Eurocom Monster 1.0 11.6" Gaming Notebook Review

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Cinebench and 3DMark 11

Maxon's Cinebench R11.5 benchmark is based on the company's Cinema 4D software used for 3D content creation and tests both the CPU and GPU in separate benchmark runs. On the CPU side, Cinebench renders a photorealistic 3D scene by tapping into up to 64 processing threads (CPU) to process more than 300,000 total polygons, while the GPU benchmark measures graphics performance by manipulating nearly 1 million polygons and huge amounts of textures.

Cinebench R11.5 64-bit
3D Rendering Performance



It’s clear that Ivy Bridge Intel chips are affording systems an impressive performance boost over Sandy Bridge. The OpenGL score leaves something to be desired, though.

Futuremark 3DMark 11
Synthetic DX11 Gaming Performance


Futuremark 3DMark 11

The latest version of Futuremark's synthetic 3D gaming benchmark, 3DMark11, is specifically bound to Windows Vista and 7-based systems because it uses the advanced visual technologies that are only available with DirectX 11, which isn't available on previous versions of Windows. 3DMark11 isn't simply a port of 3DMark Vantage to DirectX 11, though. With this latest version of the benchmark, Futuremark has incorporated four new graphics tests, a physics tests, and a new combined test. We tested the graphics cards here with 3DMark11's Performance preset option, which uses a resolution of 1280x720.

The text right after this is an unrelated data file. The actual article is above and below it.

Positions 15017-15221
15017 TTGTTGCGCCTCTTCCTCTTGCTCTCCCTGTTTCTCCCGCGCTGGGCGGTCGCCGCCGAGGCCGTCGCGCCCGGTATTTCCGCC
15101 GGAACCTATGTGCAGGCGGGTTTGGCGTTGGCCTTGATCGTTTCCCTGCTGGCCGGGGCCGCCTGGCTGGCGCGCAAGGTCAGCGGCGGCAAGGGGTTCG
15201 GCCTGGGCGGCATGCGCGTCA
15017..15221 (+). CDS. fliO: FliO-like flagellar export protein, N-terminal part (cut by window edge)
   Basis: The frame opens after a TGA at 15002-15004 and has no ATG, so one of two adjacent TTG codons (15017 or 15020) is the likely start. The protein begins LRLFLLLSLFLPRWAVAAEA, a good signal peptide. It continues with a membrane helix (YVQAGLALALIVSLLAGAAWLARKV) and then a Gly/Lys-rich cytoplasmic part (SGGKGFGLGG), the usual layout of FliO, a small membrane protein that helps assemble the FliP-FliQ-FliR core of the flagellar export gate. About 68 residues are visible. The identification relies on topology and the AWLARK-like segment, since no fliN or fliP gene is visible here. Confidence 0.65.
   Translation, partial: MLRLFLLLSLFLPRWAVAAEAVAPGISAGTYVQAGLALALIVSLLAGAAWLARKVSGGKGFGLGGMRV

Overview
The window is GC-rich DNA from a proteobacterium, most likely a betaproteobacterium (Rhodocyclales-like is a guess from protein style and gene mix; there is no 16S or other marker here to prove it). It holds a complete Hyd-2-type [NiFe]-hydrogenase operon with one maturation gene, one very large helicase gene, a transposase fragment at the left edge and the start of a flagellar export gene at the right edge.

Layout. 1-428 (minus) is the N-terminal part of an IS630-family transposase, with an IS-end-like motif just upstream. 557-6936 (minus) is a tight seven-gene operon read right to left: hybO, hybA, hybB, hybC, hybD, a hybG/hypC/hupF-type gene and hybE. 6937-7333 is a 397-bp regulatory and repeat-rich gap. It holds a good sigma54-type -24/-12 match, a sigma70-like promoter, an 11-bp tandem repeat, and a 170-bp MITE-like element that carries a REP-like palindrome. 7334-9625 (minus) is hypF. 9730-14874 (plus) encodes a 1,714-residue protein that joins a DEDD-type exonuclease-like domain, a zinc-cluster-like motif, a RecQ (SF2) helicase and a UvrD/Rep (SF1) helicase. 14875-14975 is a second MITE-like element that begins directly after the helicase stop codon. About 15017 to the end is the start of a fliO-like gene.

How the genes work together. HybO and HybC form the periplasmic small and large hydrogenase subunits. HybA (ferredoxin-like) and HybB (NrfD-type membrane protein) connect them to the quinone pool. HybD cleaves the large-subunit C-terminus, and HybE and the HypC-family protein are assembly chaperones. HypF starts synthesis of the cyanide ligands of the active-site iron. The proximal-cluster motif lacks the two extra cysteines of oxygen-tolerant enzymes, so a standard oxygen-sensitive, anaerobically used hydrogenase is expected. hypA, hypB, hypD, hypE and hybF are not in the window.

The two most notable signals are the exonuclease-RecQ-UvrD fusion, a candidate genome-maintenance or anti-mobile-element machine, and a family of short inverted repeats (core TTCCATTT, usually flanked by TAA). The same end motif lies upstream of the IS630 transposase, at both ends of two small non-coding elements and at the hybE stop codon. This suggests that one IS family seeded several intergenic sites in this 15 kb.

The Monster’s score here is disappointing compared to most of the other systems in this test, and it would appear that the GeForce GT 650M is again at fault. The system kept pace with a couple of Sandy Bridge builds running similarly classed GPUs, but was otherwise unimpressive.
 

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